Umeå University in Sweden will be a national resource for advanced electron microscopy thanks to a contribution of SEK 57 million. Scientists across the country will be able to use the techniques for research, including detailed studies of microorganisms that cause infectious diseases.
“Sweden needs a national platform with a state-of-the-art electron microscopy facility to meet the future needs of visualization in medical, chemical and biological research. Umeå will now become a central node in a national network of research groups working together to improve the methods. This is not only a strength for our researchers, but also for the university as a whole,” says Lena Gustafsson, Vice-Chancellor at Umeå University.
The Knut and Alice Wallenberg Foundation is investing SEK 37 million to develop the platform. The main applicants are Bernt Eric Uhlin and Linda Sandblad, Umeå Centre for Microbial Research (UCMR), who along with colleagues at Umeå University, Karolinska Institutet, Linköping University, Lund University and the Swedish University of Agricultural Sciences have developed plans for a national platform in Umeå.
Umeå University is also supporting the venture with another SEK 15 million. Moreover, the Kempe Foundation is investing SEK 5 million, which allows the acquisition of the most advanced and powerful equipment for electron microscopy.
“Thanks to the funding we can make a major upgrade of our existing technology, we will, for example, be able to create 3D electron microscopy images with the best possible resolution and visualize molecular details of bacteria and other cells,” says Linda Sandblad, group leader at UCMR and director of Umeå Core Facility Electron Microscopy (UCEM), located in the Umeå University’s Chemical Biological Centre (KBC), where the new equipment will be included.
“This new grant further strengthens the research environment at Umeå Unversity and should promote collaboration both locally and nationally over faculty and university boundaries,” said Per Gardeström professor and scientific coordinator for KBC. “It will hopefully also help to attract additional top researchers to Umeå.”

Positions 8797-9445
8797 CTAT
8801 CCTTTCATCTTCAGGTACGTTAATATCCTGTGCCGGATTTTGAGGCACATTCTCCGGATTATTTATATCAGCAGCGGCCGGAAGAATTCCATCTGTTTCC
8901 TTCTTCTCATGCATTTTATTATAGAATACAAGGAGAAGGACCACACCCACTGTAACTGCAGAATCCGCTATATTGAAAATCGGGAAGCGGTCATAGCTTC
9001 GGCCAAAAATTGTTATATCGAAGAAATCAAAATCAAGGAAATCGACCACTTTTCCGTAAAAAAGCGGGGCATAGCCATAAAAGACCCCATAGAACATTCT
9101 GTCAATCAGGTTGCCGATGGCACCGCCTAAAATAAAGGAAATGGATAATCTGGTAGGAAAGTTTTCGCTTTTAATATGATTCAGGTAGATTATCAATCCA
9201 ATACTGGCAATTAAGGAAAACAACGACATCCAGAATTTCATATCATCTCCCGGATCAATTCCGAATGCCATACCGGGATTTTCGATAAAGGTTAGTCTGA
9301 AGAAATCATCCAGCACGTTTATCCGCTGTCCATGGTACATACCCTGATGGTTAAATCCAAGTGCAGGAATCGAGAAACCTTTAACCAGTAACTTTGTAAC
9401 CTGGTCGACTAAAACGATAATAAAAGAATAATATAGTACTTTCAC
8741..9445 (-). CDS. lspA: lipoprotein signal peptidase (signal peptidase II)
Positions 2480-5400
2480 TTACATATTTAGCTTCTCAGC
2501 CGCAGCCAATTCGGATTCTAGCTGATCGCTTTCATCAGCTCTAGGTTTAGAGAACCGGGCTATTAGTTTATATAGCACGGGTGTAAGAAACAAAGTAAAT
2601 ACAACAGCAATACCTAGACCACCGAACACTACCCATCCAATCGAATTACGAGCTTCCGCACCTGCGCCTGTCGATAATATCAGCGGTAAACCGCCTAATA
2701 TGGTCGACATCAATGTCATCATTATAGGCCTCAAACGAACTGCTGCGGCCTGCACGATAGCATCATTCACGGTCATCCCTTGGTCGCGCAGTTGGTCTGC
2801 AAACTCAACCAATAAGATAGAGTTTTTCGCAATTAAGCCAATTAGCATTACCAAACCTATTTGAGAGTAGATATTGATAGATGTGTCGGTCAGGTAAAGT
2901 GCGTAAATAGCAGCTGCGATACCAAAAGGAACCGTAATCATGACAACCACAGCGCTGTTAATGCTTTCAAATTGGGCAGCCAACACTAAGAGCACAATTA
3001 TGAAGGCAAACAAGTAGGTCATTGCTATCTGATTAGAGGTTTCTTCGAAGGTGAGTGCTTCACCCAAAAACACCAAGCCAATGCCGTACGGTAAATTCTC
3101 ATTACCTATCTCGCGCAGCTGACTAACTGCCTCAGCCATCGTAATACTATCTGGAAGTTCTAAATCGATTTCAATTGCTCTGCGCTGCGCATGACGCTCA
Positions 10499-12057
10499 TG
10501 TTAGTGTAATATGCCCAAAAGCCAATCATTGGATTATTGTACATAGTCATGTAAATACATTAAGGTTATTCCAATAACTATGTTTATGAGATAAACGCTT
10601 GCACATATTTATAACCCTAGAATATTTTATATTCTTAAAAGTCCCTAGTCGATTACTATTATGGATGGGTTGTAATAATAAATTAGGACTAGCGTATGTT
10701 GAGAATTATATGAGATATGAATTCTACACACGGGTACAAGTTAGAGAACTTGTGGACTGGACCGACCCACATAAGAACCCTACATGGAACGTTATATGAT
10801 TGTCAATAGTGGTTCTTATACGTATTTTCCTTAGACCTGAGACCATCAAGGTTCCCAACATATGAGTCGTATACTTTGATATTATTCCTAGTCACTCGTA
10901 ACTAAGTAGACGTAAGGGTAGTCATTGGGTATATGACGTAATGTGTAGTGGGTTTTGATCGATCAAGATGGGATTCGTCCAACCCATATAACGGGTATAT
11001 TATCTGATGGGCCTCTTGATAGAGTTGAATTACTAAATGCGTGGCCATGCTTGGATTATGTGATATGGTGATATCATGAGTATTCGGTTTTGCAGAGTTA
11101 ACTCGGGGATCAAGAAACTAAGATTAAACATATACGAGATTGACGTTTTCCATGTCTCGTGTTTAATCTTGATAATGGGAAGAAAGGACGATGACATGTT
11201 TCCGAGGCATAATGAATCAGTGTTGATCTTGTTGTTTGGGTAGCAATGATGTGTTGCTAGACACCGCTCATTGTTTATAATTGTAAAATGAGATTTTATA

The funding will be used to enhance two different techniques. The first technique is called cryo-electron microscopy, which makes it possible to study the smallest building blocks of life – for example proteins and lipid membranes – such as they occur in their natural water-soluble environment. The resolution is at atomic level. With the second technique, electron tomography, it is possible to visualise and analyse a sample in three dimensions. A sample with, for example, bacterial cytoskeleton can be rotated in the electron microscope and visualised from different angles.
“We are very pleased to be entrusted with this opportunity to establish a national resource here for research using advanced electron microscopy,” says Bernt Eric Uhlin, professor of medical microbiology and director of MIMS (Laboratory for Molecular Infection Medicine Sweden), which is the Swedish node in the Nordic EMBL Partnership for Molecular Medicine, with support from the Swedish Research Council. “By visualising at very high resolution, for example, protein complexes and membrane structures in microorganisms causing infectious diseases, we will learn more how about they are structured and what mechanisms and functions they fulfil in the microbial cells.”
Two new electron microscopes and tomography equipment will be purchased to the national platform thanks to new funding. The techniques will be very important to a large number of research projects conducted at Swedish universities. It will also further strengthen the international research centres in Umeå: UCMR, MIMS and Umeå Plant Science Centre (UPSC) with the Berzelius Centre for Forest Biotechnology.
National partners and co-applicants in the application for funding to the national infrastructure for electron microscopy:
- Rishikesh Bhalerao, Professor, Department of Forest Genetics and Plant Physiology, Swedish University of Agricultural Sciences
- Stefan Björklund, Professor, Department of Medical Biochemistry and Biophysics, Umeå University
- Markus Grebe, Professor Department of Plant Physiology, Umeå University
- Vasili Hauryliuk, Assoc. Professor Group Leader MIMS, Umeå University
- Richard Lundmark, Group Leader MIMS, Umeå University
- Ruth Palmer, Professor Department of Molecular Biology, Umeå University
- Elisabeth Sauer-Eriksson, Professor, Department of Chemistry, Umeå University
- Sun Nyunt Wai, Professor, Department of Molecular Biology, Umeå University
- Nora Ausmees, Assoc. Professor, Department of Molecular Cell Biology, Lund University
- Birgitta Henriques-Normark, Professor, Karolinska Institute, Stockholm
- Karl-Eric Magnusson, Professor Department of Medical Microbiology, Linköping University